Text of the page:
Toward the end of the last ice age, a group of people armed with stone spears stalked their prey in the freezing cold of northeastern Siberia. These men were tracking herds of bison and woolly mammoths in the vast meadows. Next to them are creatures that look like wolves, but have more friendly personalities and are especially willing to obey, help these people hunt and bring trophies back to the camp.
Perhaps it was the first dogs in the world, and their descendants then followed the flow of human migration, spread east and west and settled on Eurasia, and become companions of the ancestors of the Americas as they migrated.
That’s the scenario laid out in a recent study that combined DNA data from ancient dogs and humans. The results of this study were published in the Proceedings of the National Academy of Sciences. This research is of enormous significance because it could put an end to years of debate about where and when dogs were domesticated. It might even explain how vigilant ancient wolves were transformed into our loyal companions.
“I like this study,” said Jennifer Raff, an anthropologist at the University of Kansas, Lawrence, and an expert on ancient people in the Americas. More genomes from ancient dogs and humans would be needed, she said, to confirm the study’s conjectures, and was also surprised to find dog and human stories interesting. so.
The idea of this research began with a few beers in the office of evolutionary biologist Greger Larson at Oxford University, while he was speaking with Angela Perri, an archaeologist at Durham University, on the origins of ancient dogs in North America, where genetic and archaeological evidence suggests they lived for at least 10,000 years.
Archaeologist David Meltzer, from Southern Methodist University, proposed comparing the ancient DNA of dogs and humans. “He started talking about how and when people divided into different groups after leaving Siberia and arriving in North America” Perri recalled. If the dog’s DNA shows changing patterns similar to the alteration to adapt to human passages, that could reveal when the dog’s story came out and domesticated by humans. . “We found a huge whiteboard and started scribbling arrows in all different directions. It was a mess, but it was quite interesting and told the story of the history of dog domestication.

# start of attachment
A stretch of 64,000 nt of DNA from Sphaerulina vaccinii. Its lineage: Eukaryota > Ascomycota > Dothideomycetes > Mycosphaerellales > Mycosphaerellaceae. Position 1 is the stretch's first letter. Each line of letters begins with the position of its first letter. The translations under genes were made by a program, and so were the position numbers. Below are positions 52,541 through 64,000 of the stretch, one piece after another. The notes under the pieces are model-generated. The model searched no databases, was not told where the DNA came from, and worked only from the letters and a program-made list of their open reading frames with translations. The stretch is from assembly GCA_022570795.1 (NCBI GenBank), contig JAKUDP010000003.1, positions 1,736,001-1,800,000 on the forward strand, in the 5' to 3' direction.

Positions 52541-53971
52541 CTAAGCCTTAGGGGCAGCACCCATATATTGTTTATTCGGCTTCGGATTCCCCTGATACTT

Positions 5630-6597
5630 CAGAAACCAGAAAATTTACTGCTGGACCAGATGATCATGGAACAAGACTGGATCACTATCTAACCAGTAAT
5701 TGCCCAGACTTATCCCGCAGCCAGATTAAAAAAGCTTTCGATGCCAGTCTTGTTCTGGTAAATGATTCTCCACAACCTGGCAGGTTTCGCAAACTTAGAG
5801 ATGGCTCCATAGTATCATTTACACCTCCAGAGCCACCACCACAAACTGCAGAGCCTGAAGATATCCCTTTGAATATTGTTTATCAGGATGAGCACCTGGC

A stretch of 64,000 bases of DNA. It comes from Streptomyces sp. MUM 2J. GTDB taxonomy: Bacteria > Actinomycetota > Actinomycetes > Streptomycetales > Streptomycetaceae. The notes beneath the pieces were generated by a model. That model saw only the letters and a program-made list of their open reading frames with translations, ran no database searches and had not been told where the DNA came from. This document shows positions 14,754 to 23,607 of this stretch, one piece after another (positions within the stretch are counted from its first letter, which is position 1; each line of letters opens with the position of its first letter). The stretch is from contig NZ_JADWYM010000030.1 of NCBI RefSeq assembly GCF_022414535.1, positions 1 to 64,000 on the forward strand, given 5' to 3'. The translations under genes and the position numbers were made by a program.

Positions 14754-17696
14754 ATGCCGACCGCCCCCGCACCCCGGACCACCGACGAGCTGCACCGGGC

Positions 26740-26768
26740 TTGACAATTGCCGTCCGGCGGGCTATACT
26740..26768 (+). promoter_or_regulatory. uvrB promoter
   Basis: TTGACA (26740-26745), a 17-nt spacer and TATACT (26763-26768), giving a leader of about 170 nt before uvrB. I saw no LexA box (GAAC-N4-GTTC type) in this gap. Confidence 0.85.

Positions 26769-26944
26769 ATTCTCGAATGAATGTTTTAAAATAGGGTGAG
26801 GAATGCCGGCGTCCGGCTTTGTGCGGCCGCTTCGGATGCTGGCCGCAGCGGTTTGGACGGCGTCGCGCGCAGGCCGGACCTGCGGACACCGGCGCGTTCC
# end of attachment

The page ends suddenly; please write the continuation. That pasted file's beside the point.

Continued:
From those ideas, the researchers analyzed the chronologically ordered mitochondrial genomes of more than 200 canine specimens discovered from around the world, some dating back 10,000. year. Through analysis, these mitochondrial DNA (which are short chains more in fossils than nuclear DNA) showed that all dogs in ancient North America carried a genetic marker – called A2b – and they split into four groups about 15,000 years ago when they inhabited different parts of North America.
The team found that the times and locations of those splits are similar to those of ancient American Indian groups. All of these people are descended from a group that scientists call the ancestors of the Native Americans, born in Siberia about 21,000 years ago. The team concluded that those humans brought the dogs with them when they arrived in the Americas about 16,000 years ago. (But it is a rather painful fact that the ancient dogs of America eventually disappeared when the Europeans arrived in America.)
Going deeper into the genetic past, the team found that the A2b dogs were descended from Siberian dogs about 23,000 years ago. The ancestors of those dogs probably lived with people belonging to the genetic group known as ancient Northern Siberians. This group of people appeared more than 31,000 years ago, lived in a relatively temperate part of northeastern Siberia for thousands of years, prevented by extreme climates from moving too far east or west. difficult and slow. There is archaeological evidence that this group of people shared their habitat with the ancient gray wolf, which is believed to be the direct ancestor of today’s gray wolves and domestic dogs.
The leading theory of dog domestication holds that certain groups of ancient gray wolves have increasingly come closer to human camps in search of leftovers, and the shyest meek ones have advanced. transformed over hundreds or thousands of years into the gentle puppies we know today. But this is not entirely true when humans migrate too far continuously for a short period of time and encounter new wolves. It is therefore possible that the original domestication of dogs only took place in a small group in a certain area.
Furthermore, archaeological evidence suggests that ancient dog breeders may have exchanged animals for ancestors of Native Americans, as well as for other groups of humans, including humans. further west into Eurasia. That may explain why dogs appeared in both Europe and North America around 15,000 years ago. It can be said that this is a puzzle that led scientists to speculate that dogs have been domesticated many times. Instead, all dogs were descended from 23,000-year-old puppies in Siberia, the team argued.
But based on all she knows about ancient people in America, Jennifer Raff argues that the research underlying story is “true.” However, she notes, mitochondrial DNA represents only a small portion of the animal’s genome and “cannot fill in the overall picture of evolutionary history without the nuclear DNA.”